That all lands herein granted for educational purposes shall be disposed of only at public sale, and at a price not less than $10 per acre, the proceeds to constitute a permanent school fund, the interest of which only shall be expended in the support of said schools. But said lands may, under such regulation as the Legislature shall prescribe, be leased for periods of not more than five years, in quantities not exceeding one section to any one person or company; and such land shall not be subject to pre emption, homestead entry, or any other entry under the land laws of the United Siates, whether surveyed or unsurveyed, but shall be reserved for school purposes only.

% 12. That upon the admission of each of said states into the Union, in accordance with the provision of this act fifty sec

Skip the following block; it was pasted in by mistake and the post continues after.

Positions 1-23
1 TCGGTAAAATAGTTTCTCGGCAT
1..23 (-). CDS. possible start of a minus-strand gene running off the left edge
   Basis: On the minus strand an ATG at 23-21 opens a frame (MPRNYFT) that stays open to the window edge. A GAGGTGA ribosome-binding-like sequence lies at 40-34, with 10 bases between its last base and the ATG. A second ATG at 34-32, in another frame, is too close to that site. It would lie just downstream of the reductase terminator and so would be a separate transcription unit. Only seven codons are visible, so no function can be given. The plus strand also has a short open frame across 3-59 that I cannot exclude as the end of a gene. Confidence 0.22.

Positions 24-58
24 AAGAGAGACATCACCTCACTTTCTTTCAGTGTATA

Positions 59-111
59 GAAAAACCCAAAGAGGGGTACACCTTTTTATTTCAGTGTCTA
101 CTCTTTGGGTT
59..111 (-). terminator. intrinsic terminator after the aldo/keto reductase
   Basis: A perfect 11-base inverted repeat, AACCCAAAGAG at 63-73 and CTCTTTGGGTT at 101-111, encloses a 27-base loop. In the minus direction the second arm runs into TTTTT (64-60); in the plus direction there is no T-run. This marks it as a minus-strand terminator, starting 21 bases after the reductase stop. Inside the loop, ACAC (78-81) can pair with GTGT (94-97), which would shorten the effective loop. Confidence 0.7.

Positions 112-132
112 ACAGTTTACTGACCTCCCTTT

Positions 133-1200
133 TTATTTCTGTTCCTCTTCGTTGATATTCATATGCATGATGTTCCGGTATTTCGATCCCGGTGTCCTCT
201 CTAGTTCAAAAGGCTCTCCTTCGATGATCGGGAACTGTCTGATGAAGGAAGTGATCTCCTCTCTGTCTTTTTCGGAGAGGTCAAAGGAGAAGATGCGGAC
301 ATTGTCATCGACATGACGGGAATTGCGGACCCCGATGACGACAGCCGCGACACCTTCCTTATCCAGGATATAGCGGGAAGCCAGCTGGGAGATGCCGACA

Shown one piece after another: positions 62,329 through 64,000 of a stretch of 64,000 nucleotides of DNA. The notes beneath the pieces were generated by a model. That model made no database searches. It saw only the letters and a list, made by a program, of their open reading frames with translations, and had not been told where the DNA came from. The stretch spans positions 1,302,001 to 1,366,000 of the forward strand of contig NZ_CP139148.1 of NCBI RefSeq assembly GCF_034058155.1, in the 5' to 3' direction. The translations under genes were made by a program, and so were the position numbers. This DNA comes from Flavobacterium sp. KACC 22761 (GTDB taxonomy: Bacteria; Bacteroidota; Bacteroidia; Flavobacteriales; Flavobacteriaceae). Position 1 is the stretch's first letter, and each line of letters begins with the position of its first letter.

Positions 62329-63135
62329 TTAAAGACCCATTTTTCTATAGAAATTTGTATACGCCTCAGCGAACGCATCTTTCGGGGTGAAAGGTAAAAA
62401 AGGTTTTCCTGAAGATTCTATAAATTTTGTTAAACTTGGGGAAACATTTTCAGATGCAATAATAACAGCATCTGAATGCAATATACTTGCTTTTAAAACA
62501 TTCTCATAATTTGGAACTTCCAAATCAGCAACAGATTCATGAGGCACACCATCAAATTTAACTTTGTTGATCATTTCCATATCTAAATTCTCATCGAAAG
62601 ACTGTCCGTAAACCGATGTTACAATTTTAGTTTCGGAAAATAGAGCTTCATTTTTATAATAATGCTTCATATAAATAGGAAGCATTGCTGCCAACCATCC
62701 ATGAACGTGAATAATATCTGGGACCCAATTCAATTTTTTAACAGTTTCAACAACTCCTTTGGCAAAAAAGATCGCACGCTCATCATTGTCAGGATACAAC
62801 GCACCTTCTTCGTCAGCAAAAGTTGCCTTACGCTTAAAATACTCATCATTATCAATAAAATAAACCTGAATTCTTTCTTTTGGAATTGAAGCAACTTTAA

tions of the unappropriated public lands within said states, to be selected and located in legal subdivisions as provided in Section 10 of this act, shall be, and are hereby, granted to said states for the purpose of erecting public buildings at the capital of said states for legislative, executive and judicial purposes.

& 13. That five per centum of the proceeds of the sales of public lands lying within said states which shall be sold by the United States subsequent to the admission of said states into the Union, after deducting all the expenses incident to the same, shall be paid to the said states, to be used as a permanent fund, the interest of which only shall be expended for the support of common schools within said states, respectively.